Moncrieff: 402-424; Treharne: 290-306
by Dennis Abrams
Returning home, Marcel finds his family’s butler and the Guermantes’ family butler arguing over the Dreyfus case. Marcel’s grandmother is not well, “It is in sickness that we are compelled to recognise that we do not live alone but are chained to a being from a different realm, from whom we are worlds apart, who has no knowledge of us and by whom it is impossible to make ourselves understood: our body.” Dr. Cottard had visited, and asked if his grandmother’s illness was “not what they call a diplomatic illness?” infuriating the family. The thermometer is brought out, registering a fever of 101. Based on Bergotte’s recommendation of years past, Dr. du Boulbon is brought in. Dr. du Boulbon examines grandmother by looking into her eyes, asking her about books and herself, and tell her that there is nothing wrong with her, and recommends that she go with Marcel for a walk to the Champs-Elysees, “to the clump of laurels which your grandson loves.” Grandmother denies that she’s anything like Aunt Leonie. Marcel and his mother cry with relief that grandmother is fine. Marcel receives an odd letter from Saint-Loup, which apologizes for the bad-timing but goes oto say that “…I should not be speaking the truth were I say to you, if only by preterition, that I shall never forget the perfidy of your conduct, or that there can ever be any forgiveness for so scoundrelly a betrayal.” Marcel, wanting to meet friends in the Champs-Elysees to arrange a later dinner in the country, arranges to take his grandmother there for a walk. Marcel grows impatient at the length of time it takes her to get ready, “…and now that I knew that she was not ill, with that strange indifference which we feel towards our relations so long as they are alive, and which makes us put everyone else before them, I thought it very selfish of her to take so long and to risk making me late when she knew that I had an appointment with my friends and was dining at Ville d’Avray.” Grandmother, flushed and obviously not feeling well, stops at the public restroom run by the “Marquise.” Half an hour later, although she tries to hide it, Marcel discovers that his grandmother had suffered a small stroke.
A couple of comments.
1. “Everything we think of as great has come to us from neurotics. It is they and they alone who found religions and create great works of art. the world will never realise how much it owes to them, and what they have suffered to bestow their gifts on it…we do not know what they cost those who wrought them in insomnia, tears, spasmodic laughter, urticaria, asthma, epilepsy, a terror of death which is worse than any of these, and which you perhaps have experienced.” When Proust wrote these words for Dr. du Boulbon, do you think he might have himself in mind?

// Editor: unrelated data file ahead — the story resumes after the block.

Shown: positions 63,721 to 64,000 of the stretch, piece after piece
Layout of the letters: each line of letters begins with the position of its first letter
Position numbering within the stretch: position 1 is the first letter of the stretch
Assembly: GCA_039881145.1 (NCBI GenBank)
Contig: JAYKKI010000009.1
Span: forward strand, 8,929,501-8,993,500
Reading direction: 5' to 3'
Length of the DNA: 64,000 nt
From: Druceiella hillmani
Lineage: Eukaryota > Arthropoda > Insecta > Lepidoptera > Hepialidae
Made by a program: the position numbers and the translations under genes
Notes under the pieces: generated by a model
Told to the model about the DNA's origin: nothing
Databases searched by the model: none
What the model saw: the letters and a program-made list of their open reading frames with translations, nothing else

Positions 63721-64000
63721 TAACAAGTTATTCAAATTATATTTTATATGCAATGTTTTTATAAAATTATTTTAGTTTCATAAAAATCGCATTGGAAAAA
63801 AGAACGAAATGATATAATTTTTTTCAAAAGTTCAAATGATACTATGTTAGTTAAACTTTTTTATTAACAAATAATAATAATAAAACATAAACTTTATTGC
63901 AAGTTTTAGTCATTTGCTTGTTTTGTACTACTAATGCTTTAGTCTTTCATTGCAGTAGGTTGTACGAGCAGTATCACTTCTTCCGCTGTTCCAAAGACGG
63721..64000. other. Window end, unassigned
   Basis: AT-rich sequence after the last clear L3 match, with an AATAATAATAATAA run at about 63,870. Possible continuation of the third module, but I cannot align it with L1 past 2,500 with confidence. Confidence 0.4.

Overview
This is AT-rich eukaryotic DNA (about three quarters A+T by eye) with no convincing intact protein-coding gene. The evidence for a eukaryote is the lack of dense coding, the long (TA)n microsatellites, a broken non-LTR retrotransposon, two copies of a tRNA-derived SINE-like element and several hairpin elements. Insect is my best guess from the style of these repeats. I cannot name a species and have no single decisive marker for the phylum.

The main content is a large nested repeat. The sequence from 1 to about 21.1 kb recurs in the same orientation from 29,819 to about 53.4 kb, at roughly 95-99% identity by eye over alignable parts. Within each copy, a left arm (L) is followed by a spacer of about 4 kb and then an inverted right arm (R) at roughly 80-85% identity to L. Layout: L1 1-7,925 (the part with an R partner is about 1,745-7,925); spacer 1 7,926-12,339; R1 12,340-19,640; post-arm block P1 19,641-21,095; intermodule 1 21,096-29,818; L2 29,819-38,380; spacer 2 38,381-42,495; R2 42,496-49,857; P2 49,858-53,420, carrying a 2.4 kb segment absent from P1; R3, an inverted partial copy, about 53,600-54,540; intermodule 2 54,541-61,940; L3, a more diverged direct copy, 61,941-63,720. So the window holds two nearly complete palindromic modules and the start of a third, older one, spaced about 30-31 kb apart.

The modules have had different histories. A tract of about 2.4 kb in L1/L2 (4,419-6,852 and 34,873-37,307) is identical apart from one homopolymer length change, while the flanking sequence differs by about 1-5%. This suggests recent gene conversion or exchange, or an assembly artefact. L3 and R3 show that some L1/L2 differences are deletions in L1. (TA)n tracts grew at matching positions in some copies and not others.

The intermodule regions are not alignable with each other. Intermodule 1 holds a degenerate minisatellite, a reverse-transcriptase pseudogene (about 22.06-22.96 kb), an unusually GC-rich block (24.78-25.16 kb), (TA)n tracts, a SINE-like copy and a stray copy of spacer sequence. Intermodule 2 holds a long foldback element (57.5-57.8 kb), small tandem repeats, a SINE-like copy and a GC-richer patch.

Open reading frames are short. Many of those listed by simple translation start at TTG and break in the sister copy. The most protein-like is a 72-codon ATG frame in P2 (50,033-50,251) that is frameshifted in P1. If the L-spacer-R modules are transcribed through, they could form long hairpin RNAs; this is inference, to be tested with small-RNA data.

2. The scene between the “Marquise” and the gardener, followed by the scene with Marcel and the “Marquise” and the “Marquise” and the “shabbily dressed woman” was rather extraordinary. I think you might enjoy this analysis of the scene from the essay “Proust and Social Spaces,” by Edward J. Hughes, found in The Cambridge Companion to Proust.
“We can consider…the keeper of the public convenience at the Champs-Elysees, whom Francoise, exaggerating the extent of the keeper’s daughter’s marriage into higher society, calls ‘une marquise.’ Dismissing the tale as a ludicrous figment of Francoise’s imagination, the Narrator goes on to demonstrate with searing wit how this bizarre figure, plastered in make-up and wearing a wig, is herself an expert in social inclusion and exclusion. Hence her indulgence for the [young] Narrator as, gesturing to one her her cubicles, she encourage him: …”Won’t you go inside for a minute? Look, here’s a nice clean one, and I shan’t charge you anything”; while a poorly dressed woman, desperate to relieve herself, is fiercely turned away by the keeper. Triumphantly, the keeper reflects: ‘That’s not the sort we want here, either; they’re not clean, don’t treat the place with respect. it’d be me who’d have to spend the next hour cleaning up after her ladyship. I’m not sorry to lose her couple of sous.’ That the episode entails a humorous recycling of the social rivalries of the novel’s privileged classes is confirmed by the Narrator’s ailing grandmother, who, having followed the conversation from one of the cubicles, concludes: ‘Could anything have been more typical of the Guermantes, or the Verdurins and their little clan?’ Thus, in the scenarios of domination sketched by the novel, the norms of the dominant class are valorised by being reproduced within the lower social strata. that the keeper’s musings are cheap substitutes for the ‘real tying’ (she refers to her underground cubicles as her salone or parlours) is underlined by the milieu in which she operates, the system of primitive bodily functions that she oversees pointing directly to the subversion of social mystique in A la recherche. For in the conflation of salon and public convenience, snobbery and veiled scatology, the clear inference is that hierarchy, like the notions of taste and value that underpin it, invades every social space. What we are left with is a sense of rigid social conformity, what Bourdieu in another context sees as a call to order, in which the expectations of the dominant group are internalised and reinforced by the subordinate group.”
Moncrieff: Page 425 “We made our way back along the Avenue Gabriel…” through Page 426 “…sees everything in the blackest of colours.”
Treharne: Page 309 “We made our way back along the Avenue Gabriel…” through Page 317 “…sees everything in the blackest of terms.”